Beyond White Culture

Diversity at the Oregon Shakespeare Festival

Darleen Ortega | 7/11/2017, 4:22 p.m.
Stories of people of color written by people of color now playing at the Oregon Shakespeare Festival in Ashland.
Some of the diverse plays taking stage this season at the Oregon Shakespeare Festival include, (from left) Disguised as a male actor, Viola (Jamie Ann Romero) sneaks a moment of tenderness with Will (William DeMeritt) in “Shakespeare in Love,’ (middle) Voices of the marginalized are lifted up with sensitivity and respect in ‘Mojada,’ and (right) A Korean-American family offers a window on the immigrant experience in “Hannah and the Dread Gazebo.” Photos by Jenny Graham

The Oregon Shakespeare Festival has opened all but one of its eleven shows for 2017. Why should you travel down to Ashland to partake?

For all the challenges that living in this state -- and, indeed, traveling to southern Oregon specifically--presents for people of color, some of the best theater anywhere is happening at OSF. We have the opportunity to see the stories of people of color, written by people of color, and featuring artists of color who, as in other fields, otherwise disproportionately struggle for work. Increasingly, OSF is a place where theater casts the vision for living beyond a culture in which white voices dominate and determine what stories deserve telling and how they should be told.

My favorite of this season's plays, unfortunately, closed on July 6 -- but I write about it first because the production will be re-mounted by Portland Center Stage this fall. Its name, "Mojada" is a racial epithet --- in English, it would be "wetback" -- a derogatory term applied to people crossing the southern U.S. border without papers. But the playwright, Luis Alfaro, himself the son of Mexican-American farmworkers, is known for lifting up the voices of the marginalized with sensitivity and insight, and this play goes deep in its exploration of life among Mexican immigrants in Los Angeles. It illuminates layers of trauma and oppression in order to enable a deeper respect.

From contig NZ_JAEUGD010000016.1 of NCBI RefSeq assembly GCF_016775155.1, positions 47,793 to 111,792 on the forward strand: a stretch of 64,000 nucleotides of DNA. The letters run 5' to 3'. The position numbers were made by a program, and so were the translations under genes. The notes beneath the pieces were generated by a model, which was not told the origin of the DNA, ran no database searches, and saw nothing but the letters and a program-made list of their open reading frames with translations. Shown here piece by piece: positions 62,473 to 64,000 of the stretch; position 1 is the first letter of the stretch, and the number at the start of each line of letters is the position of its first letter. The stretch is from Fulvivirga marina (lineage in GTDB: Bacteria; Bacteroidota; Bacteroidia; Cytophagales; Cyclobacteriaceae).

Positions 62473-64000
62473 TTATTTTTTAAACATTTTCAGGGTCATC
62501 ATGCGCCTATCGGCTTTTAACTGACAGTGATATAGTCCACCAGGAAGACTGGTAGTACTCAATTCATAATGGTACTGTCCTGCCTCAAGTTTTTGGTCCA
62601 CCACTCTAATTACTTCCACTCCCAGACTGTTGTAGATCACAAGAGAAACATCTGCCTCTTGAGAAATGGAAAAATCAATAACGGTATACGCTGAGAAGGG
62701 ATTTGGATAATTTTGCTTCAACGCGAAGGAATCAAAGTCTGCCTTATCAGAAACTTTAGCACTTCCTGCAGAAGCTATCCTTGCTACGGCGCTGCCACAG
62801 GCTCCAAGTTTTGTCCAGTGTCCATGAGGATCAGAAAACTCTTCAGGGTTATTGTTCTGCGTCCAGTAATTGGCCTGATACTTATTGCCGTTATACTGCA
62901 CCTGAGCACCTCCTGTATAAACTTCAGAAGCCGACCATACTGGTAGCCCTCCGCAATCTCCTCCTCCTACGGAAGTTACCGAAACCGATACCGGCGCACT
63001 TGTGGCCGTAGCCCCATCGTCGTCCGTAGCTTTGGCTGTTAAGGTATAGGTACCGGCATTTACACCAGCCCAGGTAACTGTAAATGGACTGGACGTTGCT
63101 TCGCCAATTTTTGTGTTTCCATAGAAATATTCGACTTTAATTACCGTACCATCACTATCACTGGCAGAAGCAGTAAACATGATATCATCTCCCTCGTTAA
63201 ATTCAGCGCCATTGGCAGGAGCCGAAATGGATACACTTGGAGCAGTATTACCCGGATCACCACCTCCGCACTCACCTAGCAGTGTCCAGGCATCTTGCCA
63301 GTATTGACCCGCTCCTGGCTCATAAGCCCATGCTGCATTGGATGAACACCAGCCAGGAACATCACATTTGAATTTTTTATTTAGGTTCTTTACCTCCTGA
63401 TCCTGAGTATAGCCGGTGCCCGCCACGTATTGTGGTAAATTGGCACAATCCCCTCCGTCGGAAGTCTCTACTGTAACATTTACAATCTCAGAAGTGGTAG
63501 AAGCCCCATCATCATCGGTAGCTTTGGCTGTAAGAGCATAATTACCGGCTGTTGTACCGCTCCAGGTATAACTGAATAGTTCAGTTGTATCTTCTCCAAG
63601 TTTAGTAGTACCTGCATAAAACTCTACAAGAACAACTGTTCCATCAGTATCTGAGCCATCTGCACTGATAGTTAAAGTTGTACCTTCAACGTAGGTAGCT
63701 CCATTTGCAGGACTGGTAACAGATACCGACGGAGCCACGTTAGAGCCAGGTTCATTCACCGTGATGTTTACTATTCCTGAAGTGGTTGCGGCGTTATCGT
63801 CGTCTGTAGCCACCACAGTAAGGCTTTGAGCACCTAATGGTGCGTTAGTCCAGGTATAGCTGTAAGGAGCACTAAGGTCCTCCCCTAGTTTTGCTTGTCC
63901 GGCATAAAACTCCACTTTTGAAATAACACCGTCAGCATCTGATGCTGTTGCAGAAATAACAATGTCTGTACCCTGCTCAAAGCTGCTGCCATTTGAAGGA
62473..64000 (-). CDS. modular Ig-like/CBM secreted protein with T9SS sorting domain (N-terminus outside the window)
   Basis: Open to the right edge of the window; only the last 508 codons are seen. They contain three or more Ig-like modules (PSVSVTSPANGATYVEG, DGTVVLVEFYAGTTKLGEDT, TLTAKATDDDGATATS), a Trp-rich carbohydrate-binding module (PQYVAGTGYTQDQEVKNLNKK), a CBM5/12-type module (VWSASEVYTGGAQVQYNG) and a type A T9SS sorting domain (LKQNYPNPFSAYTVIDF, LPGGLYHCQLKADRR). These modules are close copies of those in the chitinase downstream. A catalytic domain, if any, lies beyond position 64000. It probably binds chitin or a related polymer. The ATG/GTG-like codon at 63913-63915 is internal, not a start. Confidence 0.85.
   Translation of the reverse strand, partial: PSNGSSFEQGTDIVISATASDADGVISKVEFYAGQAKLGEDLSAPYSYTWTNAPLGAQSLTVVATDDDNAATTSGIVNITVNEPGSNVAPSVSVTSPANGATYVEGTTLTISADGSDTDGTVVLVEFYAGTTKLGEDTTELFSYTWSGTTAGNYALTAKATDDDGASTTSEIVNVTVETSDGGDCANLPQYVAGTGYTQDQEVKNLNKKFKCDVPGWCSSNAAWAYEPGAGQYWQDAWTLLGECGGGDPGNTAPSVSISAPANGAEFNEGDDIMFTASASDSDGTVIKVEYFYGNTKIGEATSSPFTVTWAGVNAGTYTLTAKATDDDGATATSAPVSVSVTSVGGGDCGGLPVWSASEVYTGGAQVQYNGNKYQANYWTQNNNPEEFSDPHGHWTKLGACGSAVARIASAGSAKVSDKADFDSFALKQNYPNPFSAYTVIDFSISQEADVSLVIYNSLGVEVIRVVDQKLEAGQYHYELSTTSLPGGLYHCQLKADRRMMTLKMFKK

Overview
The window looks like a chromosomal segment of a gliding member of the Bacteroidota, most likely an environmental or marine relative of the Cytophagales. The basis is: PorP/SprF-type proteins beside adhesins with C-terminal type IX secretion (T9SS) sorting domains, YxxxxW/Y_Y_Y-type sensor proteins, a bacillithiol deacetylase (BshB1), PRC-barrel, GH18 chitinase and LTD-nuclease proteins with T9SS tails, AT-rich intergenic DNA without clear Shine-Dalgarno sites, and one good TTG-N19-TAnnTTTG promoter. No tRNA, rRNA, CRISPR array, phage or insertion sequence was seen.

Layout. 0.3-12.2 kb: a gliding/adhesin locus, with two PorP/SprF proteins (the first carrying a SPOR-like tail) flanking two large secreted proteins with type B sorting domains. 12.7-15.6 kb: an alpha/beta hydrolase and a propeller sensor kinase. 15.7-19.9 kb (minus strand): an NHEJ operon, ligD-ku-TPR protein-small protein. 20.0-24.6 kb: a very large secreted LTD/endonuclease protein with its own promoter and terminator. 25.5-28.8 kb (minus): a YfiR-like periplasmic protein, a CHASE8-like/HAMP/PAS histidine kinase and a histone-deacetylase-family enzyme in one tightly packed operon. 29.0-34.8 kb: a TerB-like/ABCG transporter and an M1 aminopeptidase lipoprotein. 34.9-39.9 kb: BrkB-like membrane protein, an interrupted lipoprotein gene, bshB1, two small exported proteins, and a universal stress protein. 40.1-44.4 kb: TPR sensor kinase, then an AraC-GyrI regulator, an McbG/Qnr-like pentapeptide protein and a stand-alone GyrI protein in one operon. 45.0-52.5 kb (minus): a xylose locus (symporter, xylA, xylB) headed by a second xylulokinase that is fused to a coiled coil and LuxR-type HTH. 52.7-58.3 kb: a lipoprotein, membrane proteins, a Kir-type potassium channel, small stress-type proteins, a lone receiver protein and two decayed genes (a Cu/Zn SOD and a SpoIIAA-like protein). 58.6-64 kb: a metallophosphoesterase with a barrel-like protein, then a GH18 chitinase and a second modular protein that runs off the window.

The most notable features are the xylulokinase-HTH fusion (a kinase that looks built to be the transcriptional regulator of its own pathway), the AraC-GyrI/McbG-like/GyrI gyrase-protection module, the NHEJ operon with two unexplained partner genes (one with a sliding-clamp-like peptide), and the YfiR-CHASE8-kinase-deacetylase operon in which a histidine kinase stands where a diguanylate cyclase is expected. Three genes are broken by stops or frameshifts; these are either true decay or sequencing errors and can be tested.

The subtitle of "Mojada" is "A Medea in Los Angeles," and Alfaro has taken the ancient Greek story of Medea and located it among immigrants fighting to build a better life in a U.S. culture which they experience as alien and hostile. Here Medea is a young undocumented immigrant who sews piecework for a pittance out of her home, and trusts her husband Jason to fight his way to a better life for their family. Their border crossing has left her traumatized and afraid to leave their little house in Boyle Heights, while Jason appears better equipped to play by new rules that seem to reward cunning, ambition, and sacrifice. But what is he prepared to sacrifice, and at what cost?

This production, which I've seen several times and expect to see again in Portland, is devastating in its depiction of how those at the margins are often subtly pushed to turn on each other to compete for the scraps that oppression affords them. Alfaro captures so poignantly the trauma and desperation that commonly characterizes the immigrant experience, and the countless ways in which being othered chips away at one's identity, seeding a sense of desperation that can lead a good person to make choices he or she would never have considered. Medea (embodied with wrenching, prophetic honesty by Sabina Zuniga Varela) is the main tragic heroine here, but she is not the only one; all the characters hold in these portrayals complexities of goodness and moral failure that are the natural result of pressure to conform to new rules that do not invite a full expression of identity. The dilemma creeps into their language, as they constantly process the loss of a former way of life and the new customs that first confound and then convince them of the need for selfishness and greed. It's the American way.